It's been a long time since the entire cast had something meaty to work with for an entire episode, and it shows. They ate it up like starved dogs (and this reviewer does mean that in the best way possible), producing some of the finest drama this season.
If the intensity of "Faith" came from its abstract qualities (no doubt induced by the base-star's neon lights) and hypnotic suggestions, then "Guess what's Coming to Dinner" must be a straight-forward traditional dramatic roller-coaster, full of ups and downs, twists and turns. And to the satisfaction of all, it seems our appetite was a fine match for that of the performers.
HERE THERE BE SPOILERS!
Kara jumps the commandeered Base-star back to the Galactica as the Demetrius, under Helo's command, attempts to do the same - and fails. As Adama (oh, how we've missed you in command!) orders emergency jumps for the civilian fleet and launches the Galactica's viper reserves, tragedy seems imminent, when at the last moment it is none other than Tigh that saved the day with a gut feeling. This reviewer was instantly reminded of the show's premiere - the episode "33" - when Tigh had likewise successfully acted on a gut feeling, just to be praised for his command. In truth, this minute but pivotal scene proved just how much we've missed seeing the Galactica crew doing what they do best - studying not amateur philosophy, but battle tactics. Practicing not rhetoric, but war. Roslin has lost the support of the Quorom of 12 entirely, and it is Lee who comes to her rescue by proposing a meet and greet with the resident Cylon commander, in order to facilitate the new alliance (which seems intent to break up under doubts and uncertainties from both sides before it even breaks out) to the representatives of the people. Laura tentatively agrees, and the Six makes her case -- the rebels can lead Galactica to the mother of all Resurrection Ships, the Hub, if, in exchange, the fleet will assist them in recovering D'Anna Biers, whose line was boxed in season 3. Of course, this brings with it a whole new set of complications -- Tigh and Tory, both present at the meeting, are in fact two of the Final Five, and the Six's request for the Galactica to hand them over upon reveal does not sound very enticing. The entire episode is built on a solid foundation of quality moments, but none seem to reach for the stars, and no unifying strand seems to tie the episode together into a single entity - until the ending. Kara turns a blind eye to Roslin's past transgressions and leads her and Gaius to sort out the visions of the Opera House the President had been having since "Crossroads," the season 3 finale. As Hero disappears, forcing Athena to hunt her down, the key players from the Opera House vision re-enact their moves like rehearsed dresses. Only instead of the new Six taking Hera with her, she meets an angry Athena... and a dead end. The music, the familiar-yet-mystical vision all builds up to create an atmosphere of grand art, and just as it seems the set up for the next week is complete... the Hybrid is plugged in, only to shriek: "JUMP." And the base-ship, along with Kara, Roslin, and Gaius, does. Starting with "Faith," it seems Galactica is truly on track heading into its mid-season finale, mesmerizing its audience with visuals that could stand toe-to-toe to the Beatles' most avant garde, throwing subtle pitches of atmosphere left and right, finally having created some true conflict between its grizzled cast.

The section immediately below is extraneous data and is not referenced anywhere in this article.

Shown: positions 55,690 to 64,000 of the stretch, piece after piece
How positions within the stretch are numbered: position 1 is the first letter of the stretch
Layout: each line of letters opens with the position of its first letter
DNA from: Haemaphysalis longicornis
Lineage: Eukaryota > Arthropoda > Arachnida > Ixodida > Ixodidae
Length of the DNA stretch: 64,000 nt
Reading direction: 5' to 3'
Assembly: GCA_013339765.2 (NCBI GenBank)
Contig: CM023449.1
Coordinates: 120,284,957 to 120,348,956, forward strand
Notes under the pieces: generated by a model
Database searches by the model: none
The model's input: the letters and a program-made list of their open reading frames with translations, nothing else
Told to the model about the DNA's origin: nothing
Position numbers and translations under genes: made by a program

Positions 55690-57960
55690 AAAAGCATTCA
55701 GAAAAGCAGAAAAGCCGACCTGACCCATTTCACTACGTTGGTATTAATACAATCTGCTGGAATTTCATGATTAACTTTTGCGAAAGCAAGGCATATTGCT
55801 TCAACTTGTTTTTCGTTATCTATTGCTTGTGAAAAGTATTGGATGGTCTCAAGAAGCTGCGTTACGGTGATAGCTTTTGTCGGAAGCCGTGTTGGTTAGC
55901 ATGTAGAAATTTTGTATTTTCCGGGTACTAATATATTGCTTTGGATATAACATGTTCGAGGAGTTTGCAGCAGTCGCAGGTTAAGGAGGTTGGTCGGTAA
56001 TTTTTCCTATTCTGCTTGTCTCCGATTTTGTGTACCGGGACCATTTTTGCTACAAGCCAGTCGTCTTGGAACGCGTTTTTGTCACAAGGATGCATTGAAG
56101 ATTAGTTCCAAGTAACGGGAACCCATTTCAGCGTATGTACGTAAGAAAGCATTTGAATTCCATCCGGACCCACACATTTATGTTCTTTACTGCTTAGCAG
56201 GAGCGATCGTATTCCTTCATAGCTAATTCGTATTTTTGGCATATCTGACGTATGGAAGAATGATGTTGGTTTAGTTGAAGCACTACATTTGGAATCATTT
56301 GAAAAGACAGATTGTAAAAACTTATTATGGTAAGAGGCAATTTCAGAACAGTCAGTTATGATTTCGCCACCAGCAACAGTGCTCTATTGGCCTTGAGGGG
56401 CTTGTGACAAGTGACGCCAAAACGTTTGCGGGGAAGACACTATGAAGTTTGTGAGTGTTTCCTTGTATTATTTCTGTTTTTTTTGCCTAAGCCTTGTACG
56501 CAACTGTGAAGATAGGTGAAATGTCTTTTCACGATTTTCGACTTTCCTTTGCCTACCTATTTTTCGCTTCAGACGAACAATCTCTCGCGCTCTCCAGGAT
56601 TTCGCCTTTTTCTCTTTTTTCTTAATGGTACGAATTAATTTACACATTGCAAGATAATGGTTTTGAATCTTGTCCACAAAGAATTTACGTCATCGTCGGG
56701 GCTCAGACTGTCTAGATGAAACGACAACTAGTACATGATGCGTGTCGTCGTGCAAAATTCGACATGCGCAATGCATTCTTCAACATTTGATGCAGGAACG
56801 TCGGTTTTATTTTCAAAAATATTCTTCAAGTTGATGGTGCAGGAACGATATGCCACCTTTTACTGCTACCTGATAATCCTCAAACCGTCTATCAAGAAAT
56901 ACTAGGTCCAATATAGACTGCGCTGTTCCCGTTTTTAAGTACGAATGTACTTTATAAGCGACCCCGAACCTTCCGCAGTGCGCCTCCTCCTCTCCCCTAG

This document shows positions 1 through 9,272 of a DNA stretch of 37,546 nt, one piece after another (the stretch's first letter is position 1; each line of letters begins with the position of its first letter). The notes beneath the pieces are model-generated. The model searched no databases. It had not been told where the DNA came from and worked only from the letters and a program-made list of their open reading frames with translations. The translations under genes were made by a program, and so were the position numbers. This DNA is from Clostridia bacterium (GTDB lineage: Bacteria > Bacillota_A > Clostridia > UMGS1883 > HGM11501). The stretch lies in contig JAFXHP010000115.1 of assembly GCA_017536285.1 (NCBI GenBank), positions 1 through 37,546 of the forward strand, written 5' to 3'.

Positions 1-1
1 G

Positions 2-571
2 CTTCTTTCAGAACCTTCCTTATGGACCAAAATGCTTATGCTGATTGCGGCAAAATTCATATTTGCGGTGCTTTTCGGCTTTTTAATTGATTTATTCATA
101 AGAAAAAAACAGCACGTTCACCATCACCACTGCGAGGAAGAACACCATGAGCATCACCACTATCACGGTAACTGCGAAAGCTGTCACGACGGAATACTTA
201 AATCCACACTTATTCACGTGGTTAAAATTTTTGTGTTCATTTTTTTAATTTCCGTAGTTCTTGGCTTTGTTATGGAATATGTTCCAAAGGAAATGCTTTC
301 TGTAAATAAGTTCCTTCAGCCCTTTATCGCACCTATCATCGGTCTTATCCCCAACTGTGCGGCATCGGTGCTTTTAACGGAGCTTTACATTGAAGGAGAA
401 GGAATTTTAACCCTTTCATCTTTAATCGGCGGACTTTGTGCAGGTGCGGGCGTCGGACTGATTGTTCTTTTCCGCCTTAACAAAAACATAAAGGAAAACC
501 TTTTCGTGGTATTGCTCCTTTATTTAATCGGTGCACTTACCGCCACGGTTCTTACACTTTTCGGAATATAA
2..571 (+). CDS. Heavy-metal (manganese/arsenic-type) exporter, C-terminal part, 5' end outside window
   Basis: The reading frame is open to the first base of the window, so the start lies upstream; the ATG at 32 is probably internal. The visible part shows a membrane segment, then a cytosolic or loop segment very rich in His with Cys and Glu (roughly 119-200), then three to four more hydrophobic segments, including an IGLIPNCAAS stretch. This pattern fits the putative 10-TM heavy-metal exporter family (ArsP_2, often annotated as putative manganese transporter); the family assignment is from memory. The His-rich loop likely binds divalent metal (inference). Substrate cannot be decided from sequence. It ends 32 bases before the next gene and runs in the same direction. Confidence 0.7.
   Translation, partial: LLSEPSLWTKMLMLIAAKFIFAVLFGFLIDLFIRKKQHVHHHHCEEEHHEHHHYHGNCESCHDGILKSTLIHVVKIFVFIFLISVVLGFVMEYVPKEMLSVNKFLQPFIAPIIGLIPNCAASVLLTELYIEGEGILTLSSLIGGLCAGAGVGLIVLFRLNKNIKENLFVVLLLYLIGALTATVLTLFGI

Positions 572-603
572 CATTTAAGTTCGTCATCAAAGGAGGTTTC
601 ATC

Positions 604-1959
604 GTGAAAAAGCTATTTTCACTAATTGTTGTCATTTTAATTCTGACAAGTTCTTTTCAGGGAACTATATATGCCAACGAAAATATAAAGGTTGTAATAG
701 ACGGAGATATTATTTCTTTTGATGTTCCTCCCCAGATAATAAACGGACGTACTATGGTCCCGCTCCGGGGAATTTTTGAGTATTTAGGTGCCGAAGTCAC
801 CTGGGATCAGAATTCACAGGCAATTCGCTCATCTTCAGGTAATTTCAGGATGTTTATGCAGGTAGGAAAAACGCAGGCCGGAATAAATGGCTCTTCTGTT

The problems dogging the episode are nothing new to the season - chief of which is Laura Roslin's descendt further and further down the slippery slope to religious tyranny. There's nothing inherently wrong with a character "going bad" - in fact, it can create for phenomenal drama! But when that character has never so much as done a thing to help any other character on the show, and has, in fact, seemingly gone out of her way to hurt others (insisted on keeping Hera from her parents, wanted to try Helo for destroying her means of genocide against the Cylons, attempted to overthrow an election, used torture on Gaius in season 3, wanted to see Gaius dead even though the evidence did not add up, etc...) starts calling Kara a Cylon for having visions of Earth when she in fact had just shared a vision with ATHENA and SIX, two known CYLONS, yet she never suspects herself. And then when she finds herself in a rut, it's Lee to the rescue with a plan to get her out of a tight spot. Then it's KARA to the rescue, of all people, when Laura wants to figure out her vision. She doesn't apologize for her behavior in the past, she doesn't attempt to make amends, she just asks for help and smiles. That's not to say that noble characters are the only ones this reviewer can stand - not at all! But if the character really is this nasty as we've been lead to believe, why is everybody else always standing up for her? Why is everybody protecting her? Every episode I watch I am waiting for somebody to accuse her of being a Cylon for the same reasons on the basis of which she publicly condemned Kara Thrace and sullied her reputation. Yet everybody is back at her side, and she is allowed to get away with murder just because she's on her death bed? Lately, the only times when Roslin proves a compelling character is as a foil to Lee, whom we cheer for and champion. Is that all she's become?
This quibble may seem significant, but it is all too easy to ignore in this whirlwind of an episode. The resolution of the Opera House vision ties together a splendid episode, raising the sum over the quality of its individual parts, and Felix's mournful, haunting melody (actor Alessandro Julliani's opportunity to show off his remarkable singing talent), echoing over the fade to black, does not allow itself to be denied. If only Lee had come to see him, and not Laura.